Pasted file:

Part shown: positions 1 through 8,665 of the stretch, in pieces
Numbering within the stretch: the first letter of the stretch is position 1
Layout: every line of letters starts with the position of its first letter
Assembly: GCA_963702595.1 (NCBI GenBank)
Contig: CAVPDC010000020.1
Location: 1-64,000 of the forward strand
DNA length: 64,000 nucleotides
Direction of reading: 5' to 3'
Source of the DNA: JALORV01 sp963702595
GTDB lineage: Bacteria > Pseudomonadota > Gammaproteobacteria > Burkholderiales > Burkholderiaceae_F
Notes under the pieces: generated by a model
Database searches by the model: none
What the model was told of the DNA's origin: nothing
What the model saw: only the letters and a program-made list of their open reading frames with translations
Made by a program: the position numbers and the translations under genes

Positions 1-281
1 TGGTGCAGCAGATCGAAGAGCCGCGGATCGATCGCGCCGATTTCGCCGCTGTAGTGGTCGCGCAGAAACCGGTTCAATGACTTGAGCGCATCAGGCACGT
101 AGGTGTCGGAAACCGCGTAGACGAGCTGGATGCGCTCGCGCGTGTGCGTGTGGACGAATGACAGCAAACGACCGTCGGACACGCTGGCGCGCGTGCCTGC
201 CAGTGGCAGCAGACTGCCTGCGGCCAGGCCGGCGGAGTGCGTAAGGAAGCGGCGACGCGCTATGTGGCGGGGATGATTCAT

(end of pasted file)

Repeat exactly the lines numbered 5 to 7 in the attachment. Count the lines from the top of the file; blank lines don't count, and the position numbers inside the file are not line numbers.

Contig: CAVPDC010000020.1
Location: 1-64,000 of the forward strand
DNA length: 64,000 nucleotides